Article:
Low Yield of Thyroid-Function Tests in Adult Hospitalized Patients — A Retrospective Analysis
Authors Dogra P, Paudel R, Panthi S, Cassity E, Tannock LR
Received 8 April 2020
Accepted for publication 11 June 2020
Published 6 July 2020 Volume 2020:13 Pages 343—349
Checked for plagiarism Yes
Review by Single-blind
Peer reviewer comments 2
Editor who approved publication: Dr Scott Fraser
Prerna Dogra,1 Robin Paudel,2 Sujata Panthi,3 Evan Cassity,2 Lisa R Tannock4
1Division of Hospital Medicine, Department of Internal Medicine, University of Kentucky, Lexington, KY, USA; 2Division of Pulmonary, Critical Care and Sleep Medicine, Department of Internal Medicine, University of Kentucky, Lexington, KY, USA; 3Division of Hospital Medicine, Department of Internal Medicine, Baptist Memorial Hospital-DeSoto, Southaven, MS, USA; 4Division of Endocrinology and Molecular Medicine, Department of Internal Medicine, University of Kentucky, Lexington, KY, USA
Correspondence: Prerna Dogra Email firstname.lastname@example.org
Background: In the US, serum thyroid-stimulating hormone (TSH) and thyroxine measurements are the fourth- and tenth-commonest laboratory tests ordered, respectively. Diagnosis of thyroid disorder requires clinical suspicion supported by laboratory values. However, in the setting of acute illness, both the clinical and laboratory pictures can be confounded.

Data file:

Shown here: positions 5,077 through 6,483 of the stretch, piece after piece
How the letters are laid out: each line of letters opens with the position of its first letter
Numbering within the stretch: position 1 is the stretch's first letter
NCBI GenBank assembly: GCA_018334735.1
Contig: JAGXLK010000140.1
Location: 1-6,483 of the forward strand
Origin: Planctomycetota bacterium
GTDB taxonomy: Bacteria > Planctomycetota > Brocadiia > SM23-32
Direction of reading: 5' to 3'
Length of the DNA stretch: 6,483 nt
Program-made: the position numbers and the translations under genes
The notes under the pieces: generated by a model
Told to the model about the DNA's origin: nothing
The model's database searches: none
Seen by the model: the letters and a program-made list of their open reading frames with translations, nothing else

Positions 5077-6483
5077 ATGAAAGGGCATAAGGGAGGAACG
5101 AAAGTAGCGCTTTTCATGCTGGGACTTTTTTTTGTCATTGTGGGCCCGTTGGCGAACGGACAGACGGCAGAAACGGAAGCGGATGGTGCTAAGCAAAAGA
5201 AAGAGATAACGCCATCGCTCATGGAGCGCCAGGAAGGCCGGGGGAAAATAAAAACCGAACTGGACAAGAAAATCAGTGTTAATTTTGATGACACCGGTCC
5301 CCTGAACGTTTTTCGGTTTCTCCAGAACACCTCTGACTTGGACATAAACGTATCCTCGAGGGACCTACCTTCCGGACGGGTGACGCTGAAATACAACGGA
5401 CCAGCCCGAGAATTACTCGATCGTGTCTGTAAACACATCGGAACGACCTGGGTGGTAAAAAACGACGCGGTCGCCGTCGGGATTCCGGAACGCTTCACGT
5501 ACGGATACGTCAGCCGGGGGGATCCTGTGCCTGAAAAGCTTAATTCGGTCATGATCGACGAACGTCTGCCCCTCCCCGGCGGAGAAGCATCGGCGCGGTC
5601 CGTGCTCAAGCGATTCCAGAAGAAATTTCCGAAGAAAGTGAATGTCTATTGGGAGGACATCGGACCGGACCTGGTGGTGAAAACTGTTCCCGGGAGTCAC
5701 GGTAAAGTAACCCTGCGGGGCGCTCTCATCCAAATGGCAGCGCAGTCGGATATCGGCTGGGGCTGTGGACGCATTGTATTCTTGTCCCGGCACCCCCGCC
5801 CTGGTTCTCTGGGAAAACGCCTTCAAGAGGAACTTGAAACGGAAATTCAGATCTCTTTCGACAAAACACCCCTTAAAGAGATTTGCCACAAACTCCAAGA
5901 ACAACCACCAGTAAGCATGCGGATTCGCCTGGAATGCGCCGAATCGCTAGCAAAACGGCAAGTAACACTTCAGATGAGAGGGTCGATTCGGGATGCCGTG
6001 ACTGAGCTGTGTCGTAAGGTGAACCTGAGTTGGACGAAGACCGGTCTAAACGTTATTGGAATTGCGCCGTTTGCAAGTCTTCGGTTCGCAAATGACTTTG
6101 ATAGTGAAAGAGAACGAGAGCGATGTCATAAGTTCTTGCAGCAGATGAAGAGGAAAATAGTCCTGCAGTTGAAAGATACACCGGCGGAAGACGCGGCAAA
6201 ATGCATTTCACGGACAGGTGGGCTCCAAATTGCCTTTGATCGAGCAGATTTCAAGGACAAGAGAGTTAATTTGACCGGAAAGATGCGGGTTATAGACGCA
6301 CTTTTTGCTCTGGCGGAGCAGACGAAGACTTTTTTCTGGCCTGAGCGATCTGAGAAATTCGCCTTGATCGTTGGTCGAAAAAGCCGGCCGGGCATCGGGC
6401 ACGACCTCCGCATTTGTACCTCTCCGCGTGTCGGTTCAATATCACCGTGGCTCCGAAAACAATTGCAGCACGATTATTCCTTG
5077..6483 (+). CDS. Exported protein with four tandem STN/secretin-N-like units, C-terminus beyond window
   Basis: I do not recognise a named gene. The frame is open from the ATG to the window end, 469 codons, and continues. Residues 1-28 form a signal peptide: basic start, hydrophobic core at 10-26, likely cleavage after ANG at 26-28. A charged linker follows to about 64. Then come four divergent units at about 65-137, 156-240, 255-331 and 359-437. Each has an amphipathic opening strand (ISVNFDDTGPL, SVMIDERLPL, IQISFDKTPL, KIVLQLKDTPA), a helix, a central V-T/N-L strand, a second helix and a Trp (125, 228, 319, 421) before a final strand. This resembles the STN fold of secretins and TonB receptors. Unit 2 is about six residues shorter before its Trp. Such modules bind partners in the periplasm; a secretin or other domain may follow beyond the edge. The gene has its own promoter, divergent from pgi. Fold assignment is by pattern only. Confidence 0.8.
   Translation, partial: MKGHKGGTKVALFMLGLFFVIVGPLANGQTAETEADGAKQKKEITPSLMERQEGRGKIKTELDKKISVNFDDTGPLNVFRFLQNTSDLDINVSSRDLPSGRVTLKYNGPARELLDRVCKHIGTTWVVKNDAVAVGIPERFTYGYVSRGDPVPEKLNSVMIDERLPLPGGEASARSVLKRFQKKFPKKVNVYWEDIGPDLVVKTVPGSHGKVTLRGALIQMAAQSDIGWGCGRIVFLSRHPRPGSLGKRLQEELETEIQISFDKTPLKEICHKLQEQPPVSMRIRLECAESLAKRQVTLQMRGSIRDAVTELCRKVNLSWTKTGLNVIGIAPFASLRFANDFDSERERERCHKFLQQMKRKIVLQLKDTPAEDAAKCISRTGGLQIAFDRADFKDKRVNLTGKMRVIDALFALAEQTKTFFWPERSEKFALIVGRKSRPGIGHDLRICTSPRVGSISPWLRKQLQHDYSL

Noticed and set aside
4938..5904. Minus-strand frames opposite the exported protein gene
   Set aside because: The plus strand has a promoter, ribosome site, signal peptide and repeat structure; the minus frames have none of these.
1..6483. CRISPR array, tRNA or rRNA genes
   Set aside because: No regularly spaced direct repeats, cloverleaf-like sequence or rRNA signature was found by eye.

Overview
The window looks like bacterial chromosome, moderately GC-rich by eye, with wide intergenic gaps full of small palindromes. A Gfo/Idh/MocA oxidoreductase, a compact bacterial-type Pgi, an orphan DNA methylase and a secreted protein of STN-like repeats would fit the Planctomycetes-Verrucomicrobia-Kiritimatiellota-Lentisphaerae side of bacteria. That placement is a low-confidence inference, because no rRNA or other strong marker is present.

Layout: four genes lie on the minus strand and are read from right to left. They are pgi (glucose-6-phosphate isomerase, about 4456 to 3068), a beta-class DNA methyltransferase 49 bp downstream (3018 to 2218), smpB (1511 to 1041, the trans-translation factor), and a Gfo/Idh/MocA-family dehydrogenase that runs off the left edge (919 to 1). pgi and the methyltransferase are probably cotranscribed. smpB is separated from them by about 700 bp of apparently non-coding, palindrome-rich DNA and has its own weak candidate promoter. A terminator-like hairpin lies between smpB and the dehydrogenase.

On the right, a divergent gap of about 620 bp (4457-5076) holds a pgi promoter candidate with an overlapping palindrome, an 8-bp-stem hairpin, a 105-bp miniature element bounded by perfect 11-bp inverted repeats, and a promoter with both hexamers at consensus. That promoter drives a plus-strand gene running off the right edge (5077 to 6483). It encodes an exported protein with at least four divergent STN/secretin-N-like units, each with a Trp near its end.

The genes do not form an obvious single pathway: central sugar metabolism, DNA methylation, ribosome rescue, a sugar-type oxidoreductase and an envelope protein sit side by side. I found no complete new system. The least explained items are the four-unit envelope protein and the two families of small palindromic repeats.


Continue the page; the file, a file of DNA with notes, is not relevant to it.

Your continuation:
Objective: To study clinical outcomes and derangement patterns of inpatient thyroid-function tests.
Design: This retrospective study was conducted at an academic center on admissions aged ≥ 18 years and TSH tests performed over a 1-year period. Admissions with active pregnancy and/or prior thyroid-related diagnosis were excluded.
Main Outcomes: Clinical outcomes were divided based on new diagnosis of thyroid-related disorder, newly prescribed thyroxine replacement, or antithyroid drugs/ endocrinology referrals, or both. In order to analyze the derangement patterns of abnormal TSH, only the results of the first test ordered were considered (as some admissions had multiple TSH tests ordered).
Results: A total of 7,204 admissions aged ≥ 18 years had TSH tests done. Of these, 1,912 were excluded. Of the 5,292 admissions with no prior thyroid disorder or active pregnancy, 183 (3.46%) were assigned a new diagnosis of thyroid-related disorder, 54 (1.02%) received treatment/referral, and 46 (0.87%) received both a new diagnosis and treatment/referral. Based on the TSH results (reference range 0.42– 4.0 mIU/L) of the 5,292 admissions, 4,312 (81.5%) and 980 (18.5%) admissions were flagged normal and abnormal, respectively. Of the 980 admissions with one or more abnormal TSH results, 21 (2.14%) had first ordered TSH < 0.05 mIU/L, 855 (87.25%) admissions had first TSH result between 0.05– 10 mIU/L, and lastly 104 (10.61%) were > 10 mIU/L.
Conclusion: There is low value in testing inpatients for thyroid disorders, and testing comes at significant expense to the health-care system.
Keywords: inpatient thyroid-function test, non–thyroidal illness syndrome, sick euthyroid syndrome, low yield, high-value care
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